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Leadership – Lesson 2 – Mr. Green Ball

So back in 2003 I spent over a year carrying around a green racket ball with me everywhere I went.  Amazing isn’t it?  You’re reading a book on how to become a better leader and the author is recommending carrying around a bouncy ball?  Tell your friends that you paid for this tip, and they’ll definitely think you’re crazy!  Or will they…

In 2003 I had a chance to attend a training program called “Making Great Leaders.” There’re lots of programs out there, but I feel that this one is solid and can really help you to improve.  Of course, at the time, I knew there was not a lot to improve in my leadership.  The way the course is set up you get feedback from your boss, your peers, and your subordinates in a number of different areas.  This feedback is aggregated, summarized, and categorized according to a leadership model.  You then meet with trained consultants that explain the results to you and help you to develop a leadership development plan.  My plan was rather large.

At the top of the list was my tendency to be a bit too directive and a desire to want to be involved in everything.  Mr. Micromanager.  No doubt you are shocked that a trained engineer would be in to micromanagement.  By this point in time I had come to accept that when shortcomings were identified, they were likely spot on; and, accordingly, I needed to take whatever steps were necessary to address them.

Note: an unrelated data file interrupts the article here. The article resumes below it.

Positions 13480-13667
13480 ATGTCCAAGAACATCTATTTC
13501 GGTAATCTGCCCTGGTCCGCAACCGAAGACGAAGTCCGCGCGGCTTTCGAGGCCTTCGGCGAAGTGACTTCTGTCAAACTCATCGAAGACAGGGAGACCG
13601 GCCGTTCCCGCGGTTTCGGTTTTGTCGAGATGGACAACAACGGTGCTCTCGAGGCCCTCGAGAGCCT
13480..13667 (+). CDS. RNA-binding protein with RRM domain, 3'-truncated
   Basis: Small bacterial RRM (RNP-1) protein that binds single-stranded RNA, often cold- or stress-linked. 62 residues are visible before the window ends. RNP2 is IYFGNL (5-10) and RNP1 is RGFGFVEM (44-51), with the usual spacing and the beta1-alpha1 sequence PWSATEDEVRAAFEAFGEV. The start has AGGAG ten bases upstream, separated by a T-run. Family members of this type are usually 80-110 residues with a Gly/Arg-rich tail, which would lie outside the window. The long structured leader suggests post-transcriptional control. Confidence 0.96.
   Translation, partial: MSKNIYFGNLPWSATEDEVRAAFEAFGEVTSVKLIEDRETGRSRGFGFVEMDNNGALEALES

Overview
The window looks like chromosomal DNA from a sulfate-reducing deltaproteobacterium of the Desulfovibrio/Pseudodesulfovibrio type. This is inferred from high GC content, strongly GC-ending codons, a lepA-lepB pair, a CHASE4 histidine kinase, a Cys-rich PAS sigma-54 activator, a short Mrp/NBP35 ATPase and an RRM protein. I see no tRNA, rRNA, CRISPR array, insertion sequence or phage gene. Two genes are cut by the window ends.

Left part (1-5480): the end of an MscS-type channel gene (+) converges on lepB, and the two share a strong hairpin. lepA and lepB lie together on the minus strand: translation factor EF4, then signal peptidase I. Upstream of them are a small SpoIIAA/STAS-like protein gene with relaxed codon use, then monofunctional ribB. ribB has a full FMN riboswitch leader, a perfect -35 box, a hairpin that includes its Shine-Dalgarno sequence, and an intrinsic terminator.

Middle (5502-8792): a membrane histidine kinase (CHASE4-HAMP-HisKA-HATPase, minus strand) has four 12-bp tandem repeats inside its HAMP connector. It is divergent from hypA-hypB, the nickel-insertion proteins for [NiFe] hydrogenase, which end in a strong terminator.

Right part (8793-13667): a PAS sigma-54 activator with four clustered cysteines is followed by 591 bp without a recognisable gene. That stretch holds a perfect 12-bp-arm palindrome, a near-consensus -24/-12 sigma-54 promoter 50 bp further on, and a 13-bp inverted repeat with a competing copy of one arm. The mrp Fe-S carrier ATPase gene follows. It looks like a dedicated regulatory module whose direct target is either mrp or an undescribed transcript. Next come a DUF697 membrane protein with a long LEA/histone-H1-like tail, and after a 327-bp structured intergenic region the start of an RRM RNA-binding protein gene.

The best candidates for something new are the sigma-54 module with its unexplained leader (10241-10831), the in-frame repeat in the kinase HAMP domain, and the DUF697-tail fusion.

So here’s what I did.  First, I pulled together a summary of the training for my team.  I shared with them the leadership model and explained the various aspects of a good leader.  Next, I shared how I scored on the various dimensions of leadership and thanked them profusely for their feedback.  Remember, the feedback I’d gotten was much less than ideal, and it was quite a humbling experience to share the results with them openly.  The biggest shortcoming was my desire to always want to “carry the ball” and a failure to hand the ball off to any of them.  I let them know that this would stop immediately.  And to reinforce the point, I gave each one of them and me a racket ball.  They were given instructions to keep the racket ball on their desk.  Whenever I showed up in their work area and started to micromanage they were given full permission to throw the ball at me.  At the same time, I was required to carry “Mr. Green Ball” with me everywhere I went while at work.

Rule #2 – Let everyone know what your weaknesses are, and make sure they are aware that you are working on improving them.


By this one simple gesture, I made sure that my weaknesses were on full display.  Further, Mr. Green Ball served as a continual reminder of my shortcomings and my need to improve.  I’m happy to say that I never actually had one of my team throw their ball at me.  Although they did reach for it on occasion.  I’m also happy to report that when I took the survey several years later, my results were markedly different and markedly improved.

Remember that others want you to improve and are more than willing to help you do so if they know you are serious.  Let them know that you want and need their support.

ACTION ITEM 2 – Schedule a one hour meeting with your team to discuss your goal to be a better leader, and ask for their help and support in the process.  Repeat this process, at minimum, on a quarterly basis.

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Curt Stowers

Curt Stowers

Curtis Stowers helps individuals and families across the United States grow their financial assets, particularly in the Naperville, IL region. He is a Certified Financial Planner, holds a Ph.D. in Industrial Engineering from the University of Illinois, and is the founder of F5 Financial.